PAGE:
Note the use of the terms "cooperative federalism" in the story.
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State regulators could see more autonomy and a new seat at the table as the Environmental Protection Agency drafts federal regulations under Oklahoma Attorney General Scott Pruitt, President-elect Donald Trump’s pick to run the agency.
Pruitt has conceded the federal government does play a role in protection of the environment, particularly when pollution crosses state lines, even though he has joined challenges to just such regulations offered by the Obama administration.
“I believe the EPA has an important role to play in our republican form of government. There are clearly air and water quality issues that cross state lines and sometimes that can require federal intervention,” Pruitt said during a House Science Committee hearing in May 2016. “At the same time the EPA was never intended to be our nation’s foremost environmental regulator. The states were to have regulatory primacy.”
Pruitt, who will appear before the Senate Environment and Public Works Committee for his confirmation hearing Jan. 18, could tip the balance of power on environmental protection toward states. As attorney general, Pruitt has fought back against federal regulations he argues encroach on state authorities—even setting up a federalism division in his office—and has questioned the EPA’s primacy when protecting the environment.
“What does turning more authority back to the states look like to states? What it looks like is flexibility and respect for state decision making and state choices. Right now, I would say there’s room for improvement,” Alexandra Dapolito Dunn, executive director and general counsel of the Environmental Council of the States, told Bloomberg BNA.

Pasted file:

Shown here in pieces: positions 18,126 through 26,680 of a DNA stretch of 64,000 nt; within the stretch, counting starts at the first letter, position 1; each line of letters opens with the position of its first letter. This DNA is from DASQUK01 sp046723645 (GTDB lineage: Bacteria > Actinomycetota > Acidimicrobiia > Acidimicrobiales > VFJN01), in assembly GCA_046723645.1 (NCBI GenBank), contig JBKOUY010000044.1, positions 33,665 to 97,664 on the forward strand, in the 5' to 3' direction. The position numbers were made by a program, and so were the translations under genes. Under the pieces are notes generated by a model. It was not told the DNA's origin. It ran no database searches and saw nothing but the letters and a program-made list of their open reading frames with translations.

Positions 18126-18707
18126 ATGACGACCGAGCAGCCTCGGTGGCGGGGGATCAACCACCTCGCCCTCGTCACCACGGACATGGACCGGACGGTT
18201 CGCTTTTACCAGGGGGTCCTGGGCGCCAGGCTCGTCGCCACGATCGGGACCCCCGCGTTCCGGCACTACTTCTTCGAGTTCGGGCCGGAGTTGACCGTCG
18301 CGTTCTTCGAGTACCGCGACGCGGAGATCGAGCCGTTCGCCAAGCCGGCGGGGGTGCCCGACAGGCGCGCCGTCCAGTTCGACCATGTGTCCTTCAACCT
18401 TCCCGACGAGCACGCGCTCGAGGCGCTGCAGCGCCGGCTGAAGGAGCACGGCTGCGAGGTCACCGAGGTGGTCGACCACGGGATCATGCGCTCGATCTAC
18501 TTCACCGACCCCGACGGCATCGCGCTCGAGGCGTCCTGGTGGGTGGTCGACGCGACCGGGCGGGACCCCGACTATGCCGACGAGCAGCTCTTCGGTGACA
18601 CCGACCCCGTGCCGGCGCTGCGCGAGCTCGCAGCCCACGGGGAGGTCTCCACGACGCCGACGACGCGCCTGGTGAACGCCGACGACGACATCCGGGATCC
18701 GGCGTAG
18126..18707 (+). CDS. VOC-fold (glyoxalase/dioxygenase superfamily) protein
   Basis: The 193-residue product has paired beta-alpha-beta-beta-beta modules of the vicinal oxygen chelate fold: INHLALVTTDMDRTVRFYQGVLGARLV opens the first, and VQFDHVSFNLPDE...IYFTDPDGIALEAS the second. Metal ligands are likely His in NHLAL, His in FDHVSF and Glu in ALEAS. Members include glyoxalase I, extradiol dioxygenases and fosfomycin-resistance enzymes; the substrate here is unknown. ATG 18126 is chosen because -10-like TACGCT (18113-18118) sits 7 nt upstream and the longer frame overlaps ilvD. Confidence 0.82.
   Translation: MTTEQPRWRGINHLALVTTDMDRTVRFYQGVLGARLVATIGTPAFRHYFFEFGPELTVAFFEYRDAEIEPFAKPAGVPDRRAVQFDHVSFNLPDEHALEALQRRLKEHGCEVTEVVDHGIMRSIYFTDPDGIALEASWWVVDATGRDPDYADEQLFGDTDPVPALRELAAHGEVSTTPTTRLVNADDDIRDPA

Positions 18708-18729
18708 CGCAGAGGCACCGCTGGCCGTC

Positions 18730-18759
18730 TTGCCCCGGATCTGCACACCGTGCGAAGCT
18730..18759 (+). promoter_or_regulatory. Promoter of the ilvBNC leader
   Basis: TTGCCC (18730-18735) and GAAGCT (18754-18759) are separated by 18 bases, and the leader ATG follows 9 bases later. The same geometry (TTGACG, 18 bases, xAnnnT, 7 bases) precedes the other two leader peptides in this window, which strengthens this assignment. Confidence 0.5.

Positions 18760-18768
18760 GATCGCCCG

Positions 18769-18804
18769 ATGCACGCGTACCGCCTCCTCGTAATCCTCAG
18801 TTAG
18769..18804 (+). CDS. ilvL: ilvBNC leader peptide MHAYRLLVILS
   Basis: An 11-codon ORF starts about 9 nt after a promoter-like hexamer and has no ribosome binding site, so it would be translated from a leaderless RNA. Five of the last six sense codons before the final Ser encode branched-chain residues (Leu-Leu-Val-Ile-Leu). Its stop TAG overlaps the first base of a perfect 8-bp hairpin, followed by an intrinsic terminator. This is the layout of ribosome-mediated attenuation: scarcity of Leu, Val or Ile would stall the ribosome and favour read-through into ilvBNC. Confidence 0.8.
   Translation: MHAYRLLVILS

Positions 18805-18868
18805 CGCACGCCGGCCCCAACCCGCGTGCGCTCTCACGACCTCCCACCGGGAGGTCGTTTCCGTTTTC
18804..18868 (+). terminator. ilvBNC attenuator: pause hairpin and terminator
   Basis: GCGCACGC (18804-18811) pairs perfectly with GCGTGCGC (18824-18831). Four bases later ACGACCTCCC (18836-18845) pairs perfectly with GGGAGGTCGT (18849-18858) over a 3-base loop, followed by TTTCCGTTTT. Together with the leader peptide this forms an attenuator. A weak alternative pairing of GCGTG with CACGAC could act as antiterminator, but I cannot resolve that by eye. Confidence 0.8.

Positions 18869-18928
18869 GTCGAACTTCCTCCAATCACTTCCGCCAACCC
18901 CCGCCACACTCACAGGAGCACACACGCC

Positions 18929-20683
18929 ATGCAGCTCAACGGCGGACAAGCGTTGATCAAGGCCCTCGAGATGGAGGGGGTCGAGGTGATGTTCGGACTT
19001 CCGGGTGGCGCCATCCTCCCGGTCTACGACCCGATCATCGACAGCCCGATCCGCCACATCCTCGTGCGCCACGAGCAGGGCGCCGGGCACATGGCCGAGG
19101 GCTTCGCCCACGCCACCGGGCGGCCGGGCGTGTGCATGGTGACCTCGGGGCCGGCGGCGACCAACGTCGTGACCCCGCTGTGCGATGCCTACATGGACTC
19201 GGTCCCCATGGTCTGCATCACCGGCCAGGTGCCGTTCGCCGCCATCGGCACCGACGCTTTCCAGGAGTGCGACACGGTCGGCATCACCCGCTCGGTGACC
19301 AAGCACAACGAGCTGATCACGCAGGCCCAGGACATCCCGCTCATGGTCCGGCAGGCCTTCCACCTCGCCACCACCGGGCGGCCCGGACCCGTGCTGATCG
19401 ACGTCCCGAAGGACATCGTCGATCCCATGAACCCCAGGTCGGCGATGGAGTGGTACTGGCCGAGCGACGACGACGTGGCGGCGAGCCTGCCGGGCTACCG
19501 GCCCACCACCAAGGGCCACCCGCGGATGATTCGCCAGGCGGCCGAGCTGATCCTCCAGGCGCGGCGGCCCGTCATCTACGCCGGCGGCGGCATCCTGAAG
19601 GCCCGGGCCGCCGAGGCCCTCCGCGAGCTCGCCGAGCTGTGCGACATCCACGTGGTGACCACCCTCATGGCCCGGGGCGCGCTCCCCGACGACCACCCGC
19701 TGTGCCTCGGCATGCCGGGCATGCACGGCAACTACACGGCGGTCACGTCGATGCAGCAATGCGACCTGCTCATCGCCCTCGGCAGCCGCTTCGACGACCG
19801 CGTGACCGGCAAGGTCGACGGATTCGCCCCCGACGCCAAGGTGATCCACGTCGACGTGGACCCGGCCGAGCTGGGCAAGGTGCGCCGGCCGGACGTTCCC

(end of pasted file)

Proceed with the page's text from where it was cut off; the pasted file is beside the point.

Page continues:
. . . William Yeatman, a senior fellow at the Competitive Enterprise Institute . . . predicted Pruitt would also be extremely deferential to states, even those that choose to pursue policies on greenhouse gases, while Dunn said a key area to watch in the coming months is how strongly Pruitt would advocate on behalf of states in a key area of water regulation.
Though the Clean Water Act allows states to ask for regulatory authority over the dredging and filling of their wetlands, Dunn said the Army Corps of Engineers has often denied these requests. Currently, only two states have successfully taken over wetland regulation from the federal government, though Dunn said many others have tried.
She would like to see Pruitt work harder than his predecessors did to try to persuade the Army Corps on this issue.
“This is where, if [he] is truly about getting authority to states that desire this authority, here’s a classic example where he can show leadership,” she said.
Some lawmakers and advocacy groups have praised Pruitt precisely for his approach to cooperative federalism, including Republicans such as Senate Majority Leader Mitch McConnell (Ky.).
Sen. John Barrasso (Wyo.), the chairman of the Senate committee leading the confirmation hearing of Pruitt, touted in a Jan. 17 editorial on Fox News that Pruitt has a strong record of “standing up for states’ rights.”
- The National Environmental Policy Act.
- The Environmental Protection Agency.
- Scott Pruitt.